Natural gas shipments from West Texas represent a major source of natural gas delivery to California but, as the Wall Street Journal reported, a Kinder Morgan pipeline has been closed since an explosion in August 2021 that killed two people in the town of Coolidge, Ariz. Kinder Morgan last week submitted a request with the federal government to get the line back into commercial service.
While natural gas prices are high in California, they are falling in other parts of the country.
Portions of the East and Midwest have posted above-average temperatures for most of this month, which has led to a big drop in natural gas consumption, resulting in high storage levels and falling futures prices for natural gas. Henry Hub, the Louisiana natural gas pipeline that serves as the benchmark for the North American natural gas market on the New York Mercantile Exchange, is seeing the lowest prices since May 2021.
“It’s a big country and there are regional differentials that will spike – or slide for that matter – and right now, because of the weather situation in California, you’re getting some big spikes,” Robert Yawger, managing director and energy futures strategist at Mizuho Securities, told the Union-Tribune earlier this month.
SDG&E and SoCalGas say they aren’t making a profit on the high natural gas prices.
According to California law, investor-owned utilities cannot make money when customers use more gas or electricity. Since 1982, sales are “decoupled” from profits and the cost of natural gas and electricity is passed through to customers’ bills with no markup.
But some groups say the market is being manipulated.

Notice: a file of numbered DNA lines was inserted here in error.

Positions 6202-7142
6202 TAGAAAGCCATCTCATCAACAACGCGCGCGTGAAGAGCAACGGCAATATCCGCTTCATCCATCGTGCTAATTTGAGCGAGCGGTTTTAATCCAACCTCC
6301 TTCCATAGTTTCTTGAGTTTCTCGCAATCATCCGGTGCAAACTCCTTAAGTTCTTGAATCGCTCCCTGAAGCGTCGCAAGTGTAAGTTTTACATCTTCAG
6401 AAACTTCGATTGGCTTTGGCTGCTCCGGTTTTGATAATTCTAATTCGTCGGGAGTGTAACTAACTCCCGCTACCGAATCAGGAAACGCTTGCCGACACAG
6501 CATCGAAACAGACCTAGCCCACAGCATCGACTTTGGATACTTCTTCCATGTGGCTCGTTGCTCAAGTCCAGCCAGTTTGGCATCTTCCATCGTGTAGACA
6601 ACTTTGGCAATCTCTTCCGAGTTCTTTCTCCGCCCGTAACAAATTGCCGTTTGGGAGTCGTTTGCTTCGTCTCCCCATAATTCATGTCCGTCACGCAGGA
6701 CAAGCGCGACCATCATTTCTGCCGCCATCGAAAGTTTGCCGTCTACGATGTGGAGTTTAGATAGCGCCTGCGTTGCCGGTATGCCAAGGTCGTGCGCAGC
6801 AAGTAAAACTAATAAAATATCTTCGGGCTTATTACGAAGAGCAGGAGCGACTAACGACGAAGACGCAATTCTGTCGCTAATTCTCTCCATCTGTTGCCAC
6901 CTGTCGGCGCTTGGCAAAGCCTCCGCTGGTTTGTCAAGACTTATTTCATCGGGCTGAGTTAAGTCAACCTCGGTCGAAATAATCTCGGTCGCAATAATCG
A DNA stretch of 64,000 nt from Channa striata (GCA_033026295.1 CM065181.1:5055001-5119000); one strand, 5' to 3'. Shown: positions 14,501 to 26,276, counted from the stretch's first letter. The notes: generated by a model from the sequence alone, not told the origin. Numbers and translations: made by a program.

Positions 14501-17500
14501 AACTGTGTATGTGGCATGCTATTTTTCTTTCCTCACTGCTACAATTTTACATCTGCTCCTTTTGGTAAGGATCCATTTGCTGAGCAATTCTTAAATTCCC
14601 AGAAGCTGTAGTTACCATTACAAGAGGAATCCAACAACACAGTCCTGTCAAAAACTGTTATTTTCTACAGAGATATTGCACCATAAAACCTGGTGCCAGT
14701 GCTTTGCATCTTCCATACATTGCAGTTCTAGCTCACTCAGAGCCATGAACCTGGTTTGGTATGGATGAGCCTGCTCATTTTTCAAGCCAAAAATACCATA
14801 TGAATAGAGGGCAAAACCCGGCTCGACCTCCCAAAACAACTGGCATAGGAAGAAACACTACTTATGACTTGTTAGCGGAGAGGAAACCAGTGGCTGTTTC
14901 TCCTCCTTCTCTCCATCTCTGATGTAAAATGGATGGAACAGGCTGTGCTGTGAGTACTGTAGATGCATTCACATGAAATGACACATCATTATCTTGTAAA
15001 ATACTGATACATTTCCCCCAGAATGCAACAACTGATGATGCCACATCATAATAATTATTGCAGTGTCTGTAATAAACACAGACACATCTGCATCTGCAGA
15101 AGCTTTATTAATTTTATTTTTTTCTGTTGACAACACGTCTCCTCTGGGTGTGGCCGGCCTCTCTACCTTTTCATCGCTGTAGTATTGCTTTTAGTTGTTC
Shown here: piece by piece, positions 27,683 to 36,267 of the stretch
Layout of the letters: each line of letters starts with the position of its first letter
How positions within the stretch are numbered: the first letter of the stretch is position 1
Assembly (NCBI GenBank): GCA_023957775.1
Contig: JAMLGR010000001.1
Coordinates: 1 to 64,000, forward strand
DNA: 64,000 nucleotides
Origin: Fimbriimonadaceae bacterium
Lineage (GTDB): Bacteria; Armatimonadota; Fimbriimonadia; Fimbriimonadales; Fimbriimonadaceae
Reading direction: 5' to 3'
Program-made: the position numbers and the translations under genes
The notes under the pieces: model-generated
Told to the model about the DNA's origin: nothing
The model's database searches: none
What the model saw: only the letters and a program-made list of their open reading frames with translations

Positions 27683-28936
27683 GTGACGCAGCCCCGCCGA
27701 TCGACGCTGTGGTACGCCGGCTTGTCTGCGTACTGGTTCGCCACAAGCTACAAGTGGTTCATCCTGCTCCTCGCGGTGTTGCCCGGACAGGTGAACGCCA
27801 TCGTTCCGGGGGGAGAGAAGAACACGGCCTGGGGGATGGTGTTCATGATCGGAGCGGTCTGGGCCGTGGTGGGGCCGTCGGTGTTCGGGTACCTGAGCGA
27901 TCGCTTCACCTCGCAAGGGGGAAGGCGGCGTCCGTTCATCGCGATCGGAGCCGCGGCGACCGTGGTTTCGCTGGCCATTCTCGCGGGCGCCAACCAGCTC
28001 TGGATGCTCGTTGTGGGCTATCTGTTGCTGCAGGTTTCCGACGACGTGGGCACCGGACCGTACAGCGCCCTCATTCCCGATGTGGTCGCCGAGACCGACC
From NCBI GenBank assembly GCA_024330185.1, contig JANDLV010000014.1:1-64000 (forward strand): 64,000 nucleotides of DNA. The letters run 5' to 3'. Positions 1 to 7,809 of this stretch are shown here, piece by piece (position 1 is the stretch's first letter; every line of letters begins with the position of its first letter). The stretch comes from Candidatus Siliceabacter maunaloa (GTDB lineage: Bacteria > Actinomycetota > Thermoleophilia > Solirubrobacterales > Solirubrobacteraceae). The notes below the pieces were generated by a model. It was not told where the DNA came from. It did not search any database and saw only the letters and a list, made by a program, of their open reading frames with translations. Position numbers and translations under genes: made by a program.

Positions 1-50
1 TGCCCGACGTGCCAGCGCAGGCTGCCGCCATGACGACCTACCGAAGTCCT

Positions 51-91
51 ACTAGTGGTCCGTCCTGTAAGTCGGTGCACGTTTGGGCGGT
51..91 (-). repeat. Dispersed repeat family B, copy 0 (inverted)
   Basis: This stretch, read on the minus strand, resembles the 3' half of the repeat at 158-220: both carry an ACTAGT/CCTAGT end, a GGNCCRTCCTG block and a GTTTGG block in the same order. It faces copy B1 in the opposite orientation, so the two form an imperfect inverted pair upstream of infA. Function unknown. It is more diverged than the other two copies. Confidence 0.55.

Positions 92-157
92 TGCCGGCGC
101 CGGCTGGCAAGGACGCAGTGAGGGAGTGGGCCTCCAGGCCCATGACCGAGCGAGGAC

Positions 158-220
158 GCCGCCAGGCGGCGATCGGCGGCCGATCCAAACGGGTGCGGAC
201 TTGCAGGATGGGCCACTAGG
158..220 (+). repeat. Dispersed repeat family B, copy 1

Natural gas prices “don’t just double overnight because things got a little colder than last year,” said Jamie Court, president of Los Angeles-based Consumer Watchdog.
His group has called on the state attorney general to launch an investigation.
On Tuesday, the California Public Utilities Commission will look into the causes and impacts of the price spike. The California Energy Commission and the California Independent System Operator, the nonprofit that manages the electric grid for about 80 percent of the state, will also take part.
Utilities commission President Alice Reynolds earlier this month said her staff will also contact the Federal Energy Regulatory Commission – which oversees transmission and wholesale sale of electricity and natural gas in interstate commerce – and ask “that their market surveillance and enforcement staff take a serious look at what is going on in the gas and electric markets in the West.”
SDG&E says it’s OK with any and all examinations into natural gas prices. “We welcome any tool that helps provide greater clarity and transparency for our customers,” Wagner said.
As for providing some financial relief, the utilities commission will soon decide on whether to move up the timing of the annual climate credit that natural gas customers receive from the state.
The credit – funded by revenue from the state’s cap and trade program that requires power plants, natural gas providers and large industries that emit greenhouse gases to buy permits on the carbon pollution they produce – usually ranges from $40 to $55 and is automatically deducted from the bills of natural gas customers in April.
The Public Advocates Office, the independent arm of the utilities commission, has suggested applying the credit to the February billing cycle instead.
The commission will vote on the proposal Thursday.